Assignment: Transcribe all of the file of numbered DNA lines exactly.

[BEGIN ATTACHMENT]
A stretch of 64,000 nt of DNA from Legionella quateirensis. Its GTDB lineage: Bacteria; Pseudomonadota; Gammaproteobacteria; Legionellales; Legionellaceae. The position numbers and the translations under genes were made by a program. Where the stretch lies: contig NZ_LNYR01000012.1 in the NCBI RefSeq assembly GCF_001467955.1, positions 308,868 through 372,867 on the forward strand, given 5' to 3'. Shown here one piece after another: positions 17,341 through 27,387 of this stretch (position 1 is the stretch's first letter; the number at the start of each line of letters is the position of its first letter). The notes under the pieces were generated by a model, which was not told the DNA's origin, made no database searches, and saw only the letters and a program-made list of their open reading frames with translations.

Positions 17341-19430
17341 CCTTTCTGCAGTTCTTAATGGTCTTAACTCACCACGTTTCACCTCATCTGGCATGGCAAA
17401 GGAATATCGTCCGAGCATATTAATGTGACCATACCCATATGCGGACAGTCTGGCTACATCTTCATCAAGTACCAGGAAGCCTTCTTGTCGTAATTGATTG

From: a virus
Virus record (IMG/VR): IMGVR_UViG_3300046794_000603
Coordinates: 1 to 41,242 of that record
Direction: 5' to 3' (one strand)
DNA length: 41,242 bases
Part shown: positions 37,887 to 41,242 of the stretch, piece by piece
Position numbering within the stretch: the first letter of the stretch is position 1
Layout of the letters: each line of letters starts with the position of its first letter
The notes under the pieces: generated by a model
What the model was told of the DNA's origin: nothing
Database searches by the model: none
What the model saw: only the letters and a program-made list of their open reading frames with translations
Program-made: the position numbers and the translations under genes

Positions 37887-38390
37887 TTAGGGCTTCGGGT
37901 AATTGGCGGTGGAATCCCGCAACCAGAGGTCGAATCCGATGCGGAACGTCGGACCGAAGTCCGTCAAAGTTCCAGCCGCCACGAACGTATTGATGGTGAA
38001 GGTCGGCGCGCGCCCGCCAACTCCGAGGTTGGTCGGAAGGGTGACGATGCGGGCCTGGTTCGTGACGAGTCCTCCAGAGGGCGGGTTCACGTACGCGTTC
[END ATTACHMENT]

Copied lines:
A stretch of 64,000 nt of DNA from Legionella quateirensis. Its GTDB lineage: Bacteria; Pseudomonadota; Gammaproteobacteria; Legionellales; Legionellaceae. The position numbers and the translations under genes were made by a program. Where the stretch lies: contig NZ_LNYR01000012.1 in the NCBI RefSeq assembly GCF_001467955.1, positions 308,868 through 372,867 on the forward strand, given 5' to 3'. Shown here one piece after another: positions 17,341 through 27,387 of this stretch (position 1 is the stretch's first letter; the number at the start of each line of letters is the position of its first letter). The notes under the pieces were generated by a model, which was not told the DNA's origin, made no database searches, and saw only the letters and a program-made list of their open reading frames with translations.

Positions 17341-19430
17341 CCTTTCTGCAGTTCTTAATGGTCTTAACTCACCACGTTTCACCTCATCTGGCATGGCAAA
17401 GGAATATCGTCCGAGCATATTAATGTGACCATACCCATATGCGGACAGTCTGGCTACATCTTCATCAAGTACCAGGAAGCCTTCTTGTCGTAATTGATTG

From: a virus
Virus record (IMG/VR): IMGVR_UViG_3300046794_000603
Coordinates: 1 to 41,242 of that record
Direction: 5' to 3' (one strand)
DNA length: 41,242 bases
Part shown: positions 37,887 to 41,242 of the stretch, piece by piece
Position numbering within the stretch: the first letter of the stretch is position 1
Layout of the letters: each line of letters starts with the position of its first letter
The notes under the pieces: generated by a model
What the model was told of the DNA's origin: nothing
Database searches by the model: none
What the model saw: only the letters and a program-made list of their open reading frames with translations
Program-made: the position numbers and the translations under genes

Positions 37887-38390
37887 TTAGGGCTTCGGGT
37901 AATTGGCGGTGGAATCCCGCAACCAGAGGTCGAATCCGATGCGGAACGTCGGACCGAAGTCCGTCAAAGTTCCAGCCGCCACGAACGTATTGATGGTGAA
38001 GGTCGGCGCGCGCCCGCCAACTCCGAGGTTGGTCGGAAGGGTGACGATGCGGGCCTGGTTCGTGACGAGTCCTCCAGAGGGCGGGTTCACGTACGCGTTC